Judicial power to force attorneys to accept appointment: Guttenberg and Snyder comment on the disagreement among courts and commentators as to the right to refuse court appointments in civil and criminal cases, but they cite no Ohio authority or commentary. There is one Ohio decision, however, that can fairly be viewed as dealing with the issue and that is State v. Gasen, 48 Ohio App.2d 191, 356 N.E.2d 505 (Hamilton 1976). In Gasen, the public defenders who were representing defendants on a felony charge were not in the courtroom when the case was called for preliminary hearing. Two other public defenders had the misfortune of entering the courtroom at that time and each was summarily appointed by the court to represent one of the two defendants and ordered immediately to commence cross-examination, even though they had no knowledge of the defendants or their case. The appellate opinion expressly states that "Gasen declined to accept the appointment," id. at 192, 356 N.E.2d at 506, and the other appellant (Rosenwald) in effect did so as well, on the ground that to accept without any knowledge whatever of the case would violate their obligations under the former OHCPR and deny the defendants effective representation of counsel. "Upon their continued refusal to represent the Stovalls, both Gasen and Rosenwald were incarcerated pending a hearing on a charge of contempt for refusal to obey the court's order." Id. at 192-93, 356 N.E.2d at 506-07. At the hearing, appellants were found in contempt; on appeal, the court reversed and held the contempt order contrary to law because it refused to recognize counsels' duties under the OHCPR:
Clearly, the ethics of the legal profession demand that any attorney, private or public, decline to represent a party when such attorney is unable, for valid reasons, to fully and adequately prepare such party's case, or when such a party is already represented by competent counsel. Failure of an attorney to decline to perform such representation may result in disciplinary measures being taken against him.
Id. at 193-94, 356 N.E.2d at 507 (emphasis by the court).
Beyond Ohio, by far the most significant case on this issue is that of the United States Supreme Court in Mallard v. United States District Court, 490 U.S. 296 (1989). Although decided on narrow statutory grounds, the Court spoke in dictum to the larger issue as well. In Mallard, an attorney newly admitted to practice before the district court and having expertise in bankruptcy and securities law, was appointed to represent one former and two current federal-prison inmates who alleged that prison officials had violated 42 USC § 1983 by, inter alia, filing false disciplinary reports against them. Mallard moved to withdraw as counsel, citing his lack of familiarity with and experience in the matters presented and of the skills required by the case. In appealing the magistrate's denial of his motion, Mallard emphasized to the district court that he was "not a litigator by training or temperment," 490 U.S. at 300, and thus could not be effective in litigating the case at hand. Nevertheless, the trial court concluded that he was competent and that 28 USC § 1915(d) empowered the federal court to compel a lawyer to accept appointments to represent indigents in civil actions. After the Eighth Circuit denied without opinion Mallard's writ of mandamus to compel the district court to permit him to withdraw, the Supreme Court granted certiorari and reversed.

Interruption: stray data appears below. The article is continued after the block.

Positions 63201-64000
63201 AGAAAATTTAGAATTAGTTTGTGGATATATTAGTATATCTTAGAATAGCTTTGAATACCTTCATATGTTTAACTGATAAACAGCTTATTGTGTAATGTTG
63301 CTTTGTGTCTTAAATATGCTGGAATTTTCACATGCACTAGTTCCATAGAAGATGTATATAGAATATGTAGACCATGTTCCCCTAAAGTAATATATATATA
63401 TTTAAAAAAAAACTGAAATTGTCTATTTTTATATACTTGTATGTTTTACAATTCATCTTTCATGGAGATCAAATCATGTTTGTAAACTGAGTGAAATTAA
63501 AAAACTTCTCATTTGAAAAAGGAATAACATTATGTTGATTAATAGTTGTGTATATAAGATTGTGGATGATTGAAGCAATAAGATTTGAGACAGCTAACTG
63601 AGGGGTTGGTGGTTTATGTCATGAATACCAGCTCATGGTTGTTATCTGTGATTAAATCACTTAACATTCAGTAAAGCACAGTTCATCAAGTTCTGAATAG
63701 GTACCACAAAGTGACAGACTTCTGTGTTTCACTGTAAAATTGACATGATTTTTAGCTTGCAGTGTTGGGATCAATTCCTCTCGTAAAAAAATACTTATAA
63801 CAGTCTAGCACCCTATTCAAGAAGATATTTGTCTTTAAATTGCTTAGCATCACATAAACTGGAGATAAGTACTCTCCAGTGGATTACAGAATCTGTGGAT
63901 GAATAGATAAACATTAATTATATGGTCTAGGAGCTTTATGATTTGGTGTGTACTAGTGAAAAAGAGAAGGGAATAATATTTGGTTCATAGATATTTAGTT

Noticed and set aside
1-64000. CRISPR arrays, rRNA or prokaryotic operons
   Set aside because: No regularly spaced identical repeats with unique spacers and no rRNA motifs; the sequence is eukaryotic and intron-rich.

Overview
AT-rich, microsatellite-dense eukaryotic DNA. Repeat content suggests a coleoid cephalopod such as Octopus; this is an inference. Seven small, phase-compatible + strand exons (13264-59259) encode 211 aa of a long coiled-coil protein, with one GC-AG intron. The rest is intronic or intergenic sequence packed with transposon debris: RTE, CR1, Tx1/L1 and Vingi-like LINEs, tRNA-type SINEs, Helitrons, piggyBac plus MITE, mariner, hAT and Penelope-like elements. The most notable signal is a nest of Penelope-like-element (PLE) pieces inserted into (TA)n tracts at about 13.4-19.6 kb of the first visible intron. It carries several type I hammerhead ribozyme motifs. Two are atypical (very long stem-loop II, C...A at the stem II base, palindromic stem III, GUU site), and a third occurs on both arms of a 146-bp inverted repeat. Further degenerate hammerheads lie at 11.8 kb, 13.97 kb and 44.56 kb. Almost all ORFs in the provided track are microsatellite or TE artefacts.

On the dispositive statutory issue, the Court held 5-4 that the operative word in § 1915(d) -- "request" -- was precatory, not mandatory, and thus § 1915(d) does not "authorize a federal court to require an unwilling attorney to represent an indigent litigant in a civil case." 490 U.S. at 298. In part IV of the majority opinion, Justice Brennan went on to speak to the broader ethical issue in the following words:
We do not mean to question, let alone denigrate, lawyers' ethical obligation to assist those who are too poor to afford counsel, or to suggest that requests made pursuant to § 1915(d) may be lightly declined because they give rise to no ethical claim. On the contrary, in a time when the need for legal services among the poor is growing and public funding for such services has not kept pace, lawyers' ethical obligation to volunteer their time and skills pro bono publico is manifest.
Id. at 310. The Court expressed no opinion whether federal courts possess inherent authority to require lawyers to serve, id., or whether statutes like 18 USC § 3005, providing for "assignment" of counsel in capital cases, authorize the courts "to compel an unwilling attorney to render service. Nor do we offer an opinion on the constitutionality of compulsory assignments." Id. at 306 n.6.
Commentary on the debate with respect to compulsory appointment is extensive. Laws. Man. on Prof. Conduct (ABA/BNA) §§ 91:6202-11 (2002) both reviews the case law and provides a good source of the commentary available pro and con.